Last month, when we reported on Gonzales’ 27-hour record-breaking concert, we didn’t foresee the controversy it would stir up. Apparently, we failed to give proper due to Mark Mallman , a singer-songwriter who allegedly performed a much longer show a few years ago. The “Marathon Two,” as it is known, sounded like the stuff of musical urban legend, clocking in at an ample 52 hours in length.
An e-mail from one disgruntled reader claiming to be Mallman (Mallman himself denied this, despite the fact that the sender pointed us to Mallman’s publicist) explained that the only reason he didn’t hold the official record was because of Guinness’ entry fees:
“[Gonzales] is NOT the true winner – Guinness wouldn’t take my application because I couldn’t afford to pay the admissions fee. They are a rude organization, and if I’d had the money, I would have the award 5 years ago…but since I am not rich, I don’t. end of story.”
Whether Mallman penned the missive or not, it seems the statement is partially true. Not only did he perform a 26-hour long show with his “Marathon” session in 1999, but he crushed his own record later in 2004. Weighing in at 52.4 hours, complete with multiple backing bands and 650 pages of lyrics, Mallman’s seemingly mythical “Marathon Two” session took place back at the Turf Club in St. Paul, Minn. Seventy-five musicians took turns backing Mallman as he performed one song for over two consecutive days, only breaking to go to the bathroom.
So why, then, was Gonzales clutching an official Guinness plaque at the culmination of his 26-hour, 200-song concert in Paris last month? Depends on who you ask. “I did apply [to Guinness], and I never heard back, and that was too bad,” Mallman tells Paste. “Guinness has never contacted me, ever. They never replied to my application.” A phone call to Guinness was not returned at the time of this writing.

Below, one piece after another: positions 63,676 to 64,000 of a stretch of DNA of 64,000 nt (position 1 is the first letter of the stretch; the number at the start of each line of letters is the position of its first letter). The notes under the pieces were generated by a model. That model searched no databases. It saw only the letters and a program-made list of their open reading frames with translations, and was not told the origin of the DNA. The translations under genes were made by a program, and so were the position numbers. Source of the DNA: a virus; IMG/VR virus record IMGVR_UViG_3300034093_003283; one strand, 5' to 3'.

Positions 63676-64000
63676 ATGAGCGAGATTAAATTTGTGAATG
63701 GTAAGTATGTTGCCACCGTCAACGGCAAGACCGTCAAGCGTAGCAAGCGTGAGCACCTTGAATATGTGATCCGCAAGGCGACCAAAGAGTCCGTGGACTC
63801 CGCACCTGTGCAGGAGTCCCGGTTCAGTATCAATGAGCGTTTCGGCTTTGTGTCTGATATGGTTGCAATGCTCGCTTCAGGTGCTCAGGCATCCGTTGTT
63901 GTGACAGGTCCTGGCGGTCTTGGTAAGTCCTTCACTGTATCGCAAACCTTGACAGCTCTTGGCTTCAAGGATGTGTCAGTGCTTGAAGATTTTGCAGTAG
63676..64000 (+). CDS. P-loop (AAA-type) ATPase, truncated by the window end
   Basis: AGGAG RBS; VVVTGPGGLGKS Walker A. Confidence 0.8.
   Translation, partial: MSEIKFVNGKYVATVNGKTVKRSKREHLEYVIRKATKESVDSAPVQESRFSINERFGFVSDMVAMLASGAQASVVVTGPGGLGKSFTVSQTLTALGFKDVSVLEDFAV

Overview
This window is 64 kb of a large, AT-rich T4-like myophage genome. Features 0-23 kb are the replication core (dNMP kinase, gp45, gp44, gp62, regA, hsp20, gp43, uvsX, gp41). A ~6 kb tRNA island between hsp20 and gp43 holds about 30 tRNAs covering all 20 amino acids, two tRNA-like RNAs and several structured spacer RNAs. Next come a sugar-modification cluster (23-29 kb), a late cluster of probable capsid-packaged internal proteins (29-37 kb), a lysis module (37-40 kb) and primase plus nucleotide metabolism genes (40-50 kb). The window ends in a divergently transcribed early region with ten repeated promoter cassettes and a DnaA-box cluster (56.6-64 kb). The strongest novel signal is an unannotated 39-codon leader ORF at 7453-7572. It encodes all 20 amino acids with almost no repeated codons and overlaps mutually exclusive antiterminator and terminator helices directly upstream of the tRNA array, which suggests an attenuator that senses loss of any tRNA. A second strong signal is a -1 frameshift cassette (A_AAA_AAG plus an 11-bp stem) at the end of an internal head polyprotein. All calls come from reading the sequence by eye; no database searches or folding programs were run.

Later on, according to Mallman, the organization sent a letter of explanation—not to him, but to the cultural satirists at The Onion. “There was a ton of press surrounding Marathon, and it even got on CNN,” Mallman says. “So Guinness sent this really long letter to The Onion, who printed it on a full page. Guinness questioned the nature of what a song is, and they didn’t want my song in their book.”
We couldn’t find any mention of the letter in The Onion‘s archives, but Mallman appears to be above the controversy. “It’s really just a thing you hang on your wall,” he says. “To me, I’ve always associated it with two fat twins on motorcycles. I guess for the sake of my mom, it’d be cool to be in their book.”
Mallman maintains that he has no sour grapes toward Gonzales. “I don’t see any real similarity between what I do and what Gonzales does,” he explains. “It was never really a priority of mine to get a world record, because what I do with these Marathon things is really more like a performance art than it is an endurance test.” He adds that he would like the credibility from Guinness, but doesn’t need to make any enemies.
Although Mallman’s excruciatingly long concerts may seem like the work of a musical masochist, they’re pretty par for the course for the entertainer. “We live in a time where bands like Of Montreal and Yeah Yeah Yeahs are bringing the show back to rock ‘n’ roll,” Mallman says. “I’ve been trying to give a crazy show for a long time, and people are finally excited about that.”
Crazy show, indeed. Mallman has been known for his insane onstage antics. “I’ve done everything, from flying like Peter Pan to doing a keyboard solo in the air, to playing a keyboard solo with a rear tire of a motor scooter, to playing in a cardboard box,” he says. Not to mention, “riding the keyboard,” which, according to Mallman, requires the expertise, precision and endurance of a ballerina. Mallman also has an onstage alter-ego who happens to be a werewolf, “but my publicist says I’m not allowed to talk about him.”
Five years after his last Marathon session, Mallman is still planning on doing them…forever. “I’ve always said I would do it until I actually die onstage,” Mallman says. But with an upcoming tour and a new record (Invincible Criminal), he asserts that record-breaking is one of the last things on his mind. Meanwhile, the harsh economy, he adds, is yet another reason for artists to prioritize the entertainment aspect of their shows. “It’s imperative that the performer and songwriter get off their laurels,” Mallman says. “Money means more to people now, and they deserve a full-on show.”